Stereotypical Update Post

Every so often I look over my blog – just skimming the posts – and as I was doing so lately I realised that it’s turned into a whole lot of ‘presentation without comment’. So let’s do some good old fashioned blogging. What have I been up to recently?

I haven’t really written a whole lot lately for the blog partly because I’ve been kept busy – I just finished a draft of a paper I’m presenting in July at the Videogame Cultures and Future of Interactive Entertainment conference (in Oxford, UK) which I’m actually rather happy with (p.s. if you’re in the UK and wanna hang out in the first week of July get in touch!) . When I finished writing it I realised that the ideas contained in it are kind of exploding out into a shimmering array of glistening new ideas waiting to be plucked from the air and placed into a big ol’ PhD chapter. So that’s nice. I’ve have more ideas about what to write about, hooray!

I’ve also been doing a lot of reading and thinking about philosophy, in particular philosophy of mind, cognition, reality, etc. Mostly this has been for the paper mentioned above (Andy Clark & David Chalmers and theory of the ‘extended mind’ is super interesting; Paul and Patricia Churchland’s ‘eliminative materialism’ is stellar, even if I do have reservations), but I’m also sinking my teeth into Quentin Meillassoux’s After Finitude which I’ll spare you the evangelism of, but in my view it’s the most amazing philosophical proof of… reality? Proof of something like that. At any rate, if “proving” reality via accessing an “absolute” (that is, accessing the in-itself as exists when unafflicted by being given to-us) sounds like rubbish then it’s probably not your thing. But if you get off on thinking about the nature of thought’s relation to the absolute then this amazing text will become your bible.

I bought an iPad recently! It’s pretty neat, no denying. Is it living up to the purposes I bought it for? Absolutely. It’s a fantastic device to hold in your hand and enable you to read medium-large amounts of text. It beats the pants off a laptop screen by a mile. It’s also been interesting to see how it’s designed singularity eases something like the distraction burden on my mind/concentration. When I’m on my iPad I know that I won’t/don’t have to concentrate on subordinating those instinctive impulses to check Twitter or Facebook or my email when they arise (usually at the most inopportune time – right when I’ve hit a wall) because… it’s a much harder (or at least, much different) thing to do to swap out to those things when you do want to check twitter, etc. Perhaps it’s not even so much that it’s harder, but that it’s more complete of a switch when you do jump over to a different app.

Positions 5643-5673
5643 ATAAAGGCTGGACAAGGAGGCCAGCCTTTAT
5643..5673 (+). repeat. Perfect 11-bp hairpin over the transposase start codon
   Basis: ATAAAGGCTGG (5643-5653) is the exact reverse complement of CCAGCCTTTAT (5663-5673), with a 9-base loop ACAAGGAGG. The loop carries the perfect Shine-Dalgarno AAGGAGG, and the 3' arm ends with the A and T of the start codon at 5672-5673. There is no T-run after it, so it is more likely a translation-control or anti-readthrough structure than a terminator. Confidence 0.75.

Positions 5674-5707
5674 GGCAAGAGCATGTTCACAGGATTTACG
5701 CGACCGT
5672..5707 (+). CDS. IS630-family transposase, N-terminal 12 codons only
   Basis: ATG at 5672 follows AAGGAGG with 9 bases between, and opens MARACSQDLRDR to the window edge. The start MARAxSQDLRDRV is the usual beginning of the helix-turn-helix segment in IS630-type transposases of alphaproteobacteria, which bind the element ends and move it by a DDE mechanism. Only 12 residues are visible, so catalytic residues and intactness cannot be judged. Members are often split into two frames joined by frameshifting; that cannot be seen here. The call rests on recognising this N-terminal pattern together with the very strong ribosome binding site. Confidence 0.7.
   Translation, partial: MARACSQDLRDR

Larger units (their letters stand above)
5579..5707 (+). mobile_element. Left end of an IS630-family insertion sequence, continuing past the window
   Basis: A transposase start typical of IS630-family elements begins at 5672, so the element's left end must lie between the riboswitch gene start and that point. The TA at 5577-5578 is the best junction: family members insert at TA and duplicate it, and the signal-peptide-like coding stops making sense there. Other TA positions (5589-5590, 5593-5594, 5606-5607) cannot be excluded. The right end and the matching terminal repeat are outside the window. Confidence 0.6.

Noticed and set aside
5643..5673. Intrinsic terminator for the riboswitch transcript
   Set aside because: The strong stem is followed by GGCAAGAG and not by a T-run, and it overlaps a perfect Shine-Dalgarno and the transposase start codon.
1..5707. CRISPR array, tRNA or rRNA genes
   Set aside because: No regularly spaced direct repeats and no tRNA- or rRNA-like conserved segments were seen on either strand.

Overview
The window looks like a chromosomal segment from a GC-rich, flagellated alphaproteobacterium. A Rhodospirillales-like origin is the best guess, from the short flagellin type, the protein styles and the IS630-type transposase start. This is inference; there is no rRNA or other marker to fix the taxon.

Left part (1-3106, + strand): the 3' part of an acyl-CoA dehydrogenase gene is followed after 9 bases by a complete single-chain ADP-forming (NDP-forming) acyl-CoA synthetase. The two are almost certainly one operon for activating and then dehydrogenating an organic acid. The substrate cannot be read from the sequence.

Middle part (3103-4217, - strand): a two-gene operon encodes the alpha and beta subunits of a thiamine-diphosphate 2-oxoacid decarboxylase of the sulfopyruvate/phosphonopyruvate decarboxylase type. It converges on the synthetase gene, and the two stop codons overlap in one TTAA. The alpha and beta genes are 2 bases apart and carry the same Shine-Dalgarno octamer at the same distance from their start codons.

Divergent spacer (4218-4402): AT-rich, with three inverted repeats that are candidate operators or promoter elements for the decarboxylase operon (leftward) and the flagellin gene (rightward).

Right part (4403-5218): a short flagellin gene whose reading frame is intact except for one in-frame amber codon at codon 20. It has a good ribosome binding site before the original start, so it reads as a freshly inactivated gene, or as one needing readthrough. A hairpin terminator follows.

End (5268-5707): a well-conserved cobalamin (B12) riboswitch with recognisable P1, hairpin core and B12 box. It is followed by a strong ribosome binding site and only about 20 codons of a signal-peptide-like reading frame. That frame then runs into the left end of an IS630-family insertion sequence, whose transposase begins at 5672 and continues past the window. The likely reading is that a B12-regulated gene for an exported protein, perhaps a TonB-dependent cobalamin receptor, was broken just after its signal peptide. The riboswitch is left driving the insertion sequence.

I’ve got a book chapter out! Halo and Philosophy is apparently shipping to some pre-orderers already, and you can get that through your favourite online book retailer. My chapter is called (imaginatively) Halo and Music and is a refinement of my undergraduate research. Don’t think that you have to be a Masters or PhD student to get published, cause clearly some collections will take just about anyone! So that’s a thing. Still, I’m no Trent Polack.

Lastly, I’ve also been re-thinking my commitment to the ‘no comments’ policy. Do I still think they’re on-balance not worth it for this space? Yeah, I do. But… as ben abraham do net changes (hello continuous stream of ‘presented without comment’ posts!) so too should my conception of what this place is for. So I’m thinking (and I’m by no means committed) of opening up comments on the blog section, and making it more ‘blog-like’. The irregular, long form academic and pseudo-academic writing will remain comment free, however I may move it over to individual ‘pages’ so that each one can exist on it’s own as a standalone piece. This is already what Ian Bogost does (essentially) with his website. So what do you think of that idea, dear silenced audience? Let me know on twitter or Facebook or email me if you feel strongly either way about commenting (contact details are on the sidebar). I wonder if I’ve won over any serious fans of my no-comment policy who would object to the change.